The bottom line of course is quality, and really it's perfectly possible to create good stories for either 'universe'. So far the Star Wars cartoon is setting a new standard by being better than the latest few movies. And I have enjoyed the retro ('pre Kirk') Trek show, what I've seen of it.
Star Trek kept its tradition of projecting into the future the prejudices of today...exactly as Star Wars did.

I did call them fantasy universes, not SF universes...right?

I haven't seen the new Star Wars cartoon, so it may be doing great things. Some Star Trek novels are doing great things in terms of adding political and scientific depth to the ST universe.

My TiVo has recorded all the new shows on network TV. I don't think I've seen any gay characters yet. In 2010, homosexuality is still the love that dare not speak its name.

Trek writers = morons?Actually the very latest Trek show (in development?) is supposed to feature a gay character or a gay couple, or such is the gossip I've heard.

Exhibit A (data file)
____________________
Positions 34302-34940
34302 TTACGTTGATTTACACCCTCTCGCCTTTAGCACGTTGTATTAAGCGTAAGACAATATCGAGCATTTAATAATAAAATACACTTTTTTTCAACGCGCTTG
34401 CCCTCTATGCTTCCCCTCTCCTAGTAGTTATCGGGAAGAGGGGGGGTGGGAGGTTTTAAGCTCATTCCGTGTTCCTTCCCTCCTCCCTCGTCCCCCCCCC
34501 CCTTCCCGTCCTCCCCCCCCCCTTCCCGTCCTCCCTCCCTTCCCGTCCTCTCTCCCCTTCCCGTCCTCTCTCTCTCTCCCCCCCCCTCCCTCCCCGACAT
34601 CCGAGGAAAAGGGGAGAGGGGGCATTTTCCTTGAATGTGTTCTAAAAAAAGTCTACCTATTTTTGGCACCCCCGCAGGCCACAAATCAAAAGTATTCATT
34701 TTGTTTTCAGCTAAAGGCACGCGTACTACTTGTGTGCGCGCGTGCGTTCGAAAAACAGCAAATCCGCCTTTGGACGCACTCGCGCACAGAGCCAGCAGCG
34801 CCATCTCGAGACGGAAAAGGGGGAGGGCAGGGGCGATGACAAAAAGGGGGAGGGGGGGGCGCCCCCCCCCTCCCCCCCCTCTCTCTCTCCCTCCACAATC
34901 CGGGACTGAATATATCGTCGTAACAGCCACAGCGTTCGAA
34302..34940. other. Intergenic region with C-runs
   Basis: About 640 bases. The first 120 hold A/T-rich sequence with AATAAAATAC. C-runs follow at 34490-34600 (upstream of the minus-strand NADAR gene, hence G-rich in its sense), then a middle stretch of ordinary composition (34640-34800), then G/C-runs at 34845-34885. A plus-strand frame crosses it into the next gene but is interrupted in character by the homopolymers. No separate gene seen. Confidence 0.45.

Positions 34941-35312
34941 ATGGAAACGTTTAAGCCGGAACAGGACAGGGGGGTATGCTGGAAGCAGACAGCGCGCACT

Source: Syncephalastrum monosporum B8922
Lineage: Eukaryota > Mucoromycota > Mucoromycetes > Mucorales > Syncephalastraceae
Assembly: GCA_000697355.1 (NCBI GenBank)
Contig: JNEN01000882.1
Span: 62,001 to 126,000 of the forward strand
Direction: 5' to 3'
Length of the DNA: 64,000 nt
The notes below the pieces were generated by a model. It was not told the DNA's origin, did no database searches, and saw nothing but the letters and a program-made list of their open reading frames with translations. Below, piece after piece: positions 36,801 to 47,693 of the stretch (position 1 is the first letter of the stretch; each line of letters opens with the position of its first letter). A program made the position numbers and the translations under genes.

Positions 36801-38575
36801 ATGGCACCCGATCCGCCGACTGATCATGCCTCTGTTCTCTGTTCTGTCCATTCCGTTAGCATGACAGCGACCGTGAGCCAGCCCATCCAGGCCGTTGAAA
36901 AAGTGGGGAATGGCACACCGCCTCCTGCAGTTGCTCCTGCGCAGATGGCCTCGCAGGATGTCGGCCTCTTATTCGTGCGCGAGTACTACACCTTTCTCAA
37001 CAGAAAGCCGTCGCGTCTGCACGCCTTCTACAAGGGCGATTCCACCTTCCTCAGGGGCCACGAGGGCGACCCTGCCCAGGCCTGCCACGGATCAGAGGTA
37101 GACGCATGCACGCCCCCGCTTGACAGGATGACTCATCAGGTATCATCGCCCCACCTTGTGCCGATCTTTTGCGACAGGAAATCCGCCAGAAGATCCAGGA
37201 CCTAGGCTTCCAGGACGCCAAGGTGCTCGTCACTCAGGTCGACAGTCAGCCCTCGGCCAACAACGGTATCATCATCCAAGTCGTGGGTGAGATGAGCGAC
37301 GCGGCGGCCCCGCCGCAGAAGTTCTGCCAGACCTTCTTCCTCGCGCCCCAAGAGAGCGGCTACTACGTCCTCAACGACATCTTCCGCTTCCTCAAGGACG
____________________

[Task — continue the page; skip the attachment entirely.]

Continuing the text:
I now have no TV and only enjoy what is shown online.

The science fiction argument is my father's, it's all fantasy to me, I don't distinguish. I figure if you're going to use science you should get the science right--but science is not important the way plot and characterization are important.

It actually takes effort to offend me. If the folks writing Next Generation simply thought it through, the character of Data could have developed sexual feelings like we do--not in his control. But NO, they have to have Data not know and be curious--which makes them BIGOTS to have Data never consider homosexuality--because the character most naturally would at least consider it without an existing sexuality.

Star Wars features characters comfortable in their skin and is a war story--in war what counts is if you can fire your gun straight, not who you sleep with. So the heterosexist omission is inoffensive. As for sexism, Princess Leia is far more liberated than Uhura.
Data didn't spring out of thin air, even in his fictional universe. A heterosexual scientist presumably created and programmed him. One could speculate that the scientist incorporated his sexual bias into the programming.